Sunset would be a lovely time to visit the area but be aware that hiking on the rocky terrain in dim light will be tricky.
What Kinds of Wildflowers are at Table Mountain
There are tons of different kinds of wildflowers at Table Mountain. The most prolific (and showy) are lupin, poppy, meadowfoam, purple owl’s clover, goosefoot violet and buttercups.
3 Popular Table Mountain Hikes
Phantom Falls Hike
Phantom Falls is the most popular Table Mountain hike. It’s a 4.2 mile out and back with 521 feet of elevation gain. A lot of the terrain undulates through the wildflower fields. The hike traverses a ravine and be sure to stop and take a look at Ravine Falls along the way. Once you are at the Phantom Falls overlook, you can hike further down to the top of the falls.
We also recommend the you hike west about .25 miles along the top of the ravine and then look back to get a wide angle view of the falls. There are some lovely oak trees in this area that would make a nice spot for lunch.
Hollow Falls Hike
This is an easy 1.5 mile, 242 foot out and back hike. You wander along the stream that feeds the upper Beatson Hallow. There are lots of flowers along both sides of the stream and the lovely Hollow Falls at the end. This is a good hike if you have smaller kids or are short on time.
Hollow Falls, Beatson Falls & Phantom Falls Loop
This longer loop trail offers up the best of Table Mountain. It features four waterfalls, three ravines, oak chaparral, cows and million dollar views. It’s a 6.7 mile loop and the AllTrails app says that it has 895 feet of elevation gain, but it feels like more than that because you have to go down and up three ravines.
Please note that the trails to both Beatson Falls and to Phantom Falls from the trailhead are very clearly marked with trail signs and a well worn path. Things get a little murky on the overland stretch between Beatson Falls and Phantom Falls. What appears to be the main trail actually leads away from the path that you want. You’ll want to take a left turn on what appears to be a stock trail.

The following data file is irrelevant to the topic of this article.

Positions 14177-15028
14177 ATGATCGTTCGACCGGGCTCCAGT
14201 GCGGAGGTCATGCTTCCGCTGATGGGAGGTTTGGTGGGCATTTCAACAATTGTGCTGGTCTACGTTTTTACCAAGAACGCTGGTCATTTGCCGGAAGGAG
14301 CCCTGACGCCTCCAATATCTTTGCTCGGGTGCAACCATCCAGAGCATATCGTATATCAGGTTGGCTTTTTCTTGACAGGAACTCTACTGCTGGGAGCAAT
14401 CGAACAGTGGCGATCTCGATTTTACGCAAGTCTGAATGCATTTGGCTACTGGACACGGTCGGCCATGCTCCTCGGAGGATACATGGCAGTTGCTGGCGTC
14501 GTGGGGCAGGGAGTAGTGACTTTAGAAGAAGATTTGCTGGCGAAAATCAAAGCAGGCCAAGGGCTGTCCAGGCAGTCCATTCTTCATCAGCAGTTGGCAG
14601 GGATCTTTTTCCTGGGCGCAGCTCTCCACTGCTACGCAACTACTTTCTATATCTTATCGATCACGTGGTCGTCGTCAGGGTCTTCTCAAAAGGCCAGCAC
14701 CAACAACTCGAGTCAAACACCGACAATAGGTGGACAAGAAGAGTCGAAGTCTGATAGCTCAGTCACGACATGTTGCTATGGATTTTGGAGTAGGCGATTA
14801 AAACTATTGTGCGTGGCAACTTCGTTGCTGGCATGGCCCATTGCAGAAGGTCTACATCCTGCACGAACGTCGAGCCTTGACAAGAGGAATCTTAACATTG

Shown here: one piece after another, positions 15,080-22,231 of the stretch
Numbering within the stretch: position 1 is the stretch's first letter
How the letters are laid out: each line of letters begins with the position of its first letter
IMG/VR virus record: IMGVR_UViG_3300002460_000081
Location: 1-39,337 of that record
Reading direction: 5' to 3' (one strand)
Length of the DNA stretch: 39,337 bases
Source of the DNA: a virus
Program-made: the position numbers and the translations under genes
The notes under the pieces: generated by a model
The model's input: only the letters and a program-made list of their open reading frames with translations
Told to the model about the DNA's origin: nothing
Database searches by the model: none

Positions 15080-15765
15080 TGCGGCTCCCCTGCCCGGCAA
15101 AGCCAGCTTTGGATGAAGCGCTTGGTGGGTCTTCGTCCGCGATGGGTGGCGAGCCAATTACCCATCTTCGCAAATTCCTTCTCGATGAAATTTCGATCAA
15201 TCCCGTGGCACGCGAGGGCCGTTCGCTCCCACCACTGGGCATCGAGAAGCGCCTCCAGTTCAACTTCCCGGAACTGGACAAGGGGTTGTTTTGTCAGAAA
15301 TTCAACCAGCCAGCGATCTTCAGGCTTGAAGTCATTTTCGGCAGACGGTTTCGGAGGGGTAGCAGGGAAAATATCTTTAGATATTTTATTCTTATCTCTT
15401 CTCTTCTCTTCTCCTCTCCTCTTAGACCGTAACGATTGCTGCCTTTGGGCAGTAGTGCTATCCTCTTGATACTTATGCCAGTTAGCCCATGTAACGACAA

The path is more obvious if you start at Phantom Falls and run the loop counter-clockwise. But if it’s busy, or in the morning, you’ll want to get to Phantom Falls later, which argues for a clockwise direction that goes to Hallow Falls and Beatson Falls first.
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What to Take on a Table Mountain Hike
- As mentioned above, download the Alltrails app. Or at least print this trail map before you go. On our recent hike, we had two different parties ask us where the parking lot was, and they were surprised to be told that it was over two miles away overland.
- Bring lots of water and food. If you are bringing a dog, bring water for them too. Even though they can drink from the streams, they may need extra.
- Wear proper footwear. You can do the shorter hikes in tennis shoes, but sandals aren’t a good match for the rocky terrain. Trail runners or hiking books are even better. We’ve put well over 1,000 miles on the Hoka Speedgoat trail runners. They have strong foot cushioning and decent grip.
More Nature-y Things to Do in Northern California
- Do an additional spring excursion to see the Almond Blossom blooms in the Central Valley.
- Hike the Donner Pass tunnels near Tahoe City.
- Visit nearby Malakoff Diggins State Park for more hiking and mining history.
- Check out our list of ALL California State Parks and plan your next ourdoor adventure.
See our Table Mountain webstory.